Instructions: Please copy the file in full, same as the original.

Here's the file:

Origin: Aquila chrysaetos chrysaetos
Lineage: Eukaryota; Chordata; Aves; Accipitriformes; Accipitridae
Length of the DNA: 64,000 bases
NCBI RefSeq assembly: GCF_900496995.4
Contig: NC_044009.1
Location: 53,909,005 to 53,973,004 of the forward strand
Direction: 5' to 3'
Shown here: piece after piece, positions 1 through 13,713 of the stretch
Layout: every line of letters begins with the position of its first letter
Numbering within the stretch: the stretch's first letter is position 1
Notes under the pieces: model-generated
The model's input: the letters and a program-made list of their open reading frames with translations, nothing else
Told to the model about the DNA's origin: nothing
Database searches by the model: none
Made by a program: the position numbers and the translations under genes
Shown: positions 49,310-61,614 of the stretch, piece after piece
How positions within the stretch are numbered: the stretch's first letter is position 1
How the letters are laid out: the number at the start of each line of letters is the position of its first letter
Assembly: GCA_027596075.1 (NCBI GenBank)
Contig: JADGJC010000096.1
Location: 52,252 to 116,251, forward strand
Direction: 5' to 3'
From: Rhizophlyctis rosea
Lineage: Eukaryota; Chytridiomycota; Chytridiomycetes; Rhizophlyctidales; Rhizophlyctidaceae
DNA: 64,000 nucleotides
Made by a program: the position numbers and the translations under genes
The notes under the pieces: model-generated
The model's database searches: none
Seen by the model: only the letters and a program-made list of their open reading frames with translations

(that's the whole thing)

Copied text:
Origin: Aquila chrysaetos chrysaetos
Lineage: Eukaryota; Chordata; Aves; Accipitriformes; Accipitridae
Length of the DNA: 64,000 bases
NCBI RefSeq assembly: GCF_900496995.4
Contig: NC_044009.1
Location: 53,909,005 to 53,973,004 of the forward strand
Direction: 5' to 3'
Shown here: piece after piece, positions 1 through 13,713 of the stretch
Layout: every line of letters begins with the position of its first letter
Numbering within the stretch: the stretch's first letter is position 1
Notes under the pieces: model-generated
The model's input: the letters and a program-made list of their open reading frames with translations, nothing else
Told to the model about the DNA's origin: nothing
Database searches by the model: none
Made by a program: the position numbers and the translations under genes
Shown: positions 49,310-61,614 of the stretch, piece after piece
How positions within the stretch are numbered: the stretch's first letter is position 1
How the letters are laid out: the number at the start of each line of letters is the position of its first letter
Assembly: GCA_027596075.1 (NCBI GenBank)
Contig: JADGJC010000096.1
Location: 52,252 to 116,251, forward strand
Direction: 5' to 3'
From: Rhizophlyctis rosea
Lineage: Eukaryota; Chytridiomycota; Chytridiomycetes; Rhizophlyctidales; Rhizophlyctidaceae
DNA: 64,000 nucleotides
Made by a program: the position numbers and the translations under genes
The notes under the pieces: model-generated
The model's database searches: none
Seen by the model: only the letters and a program-made list of their open reading frames with translations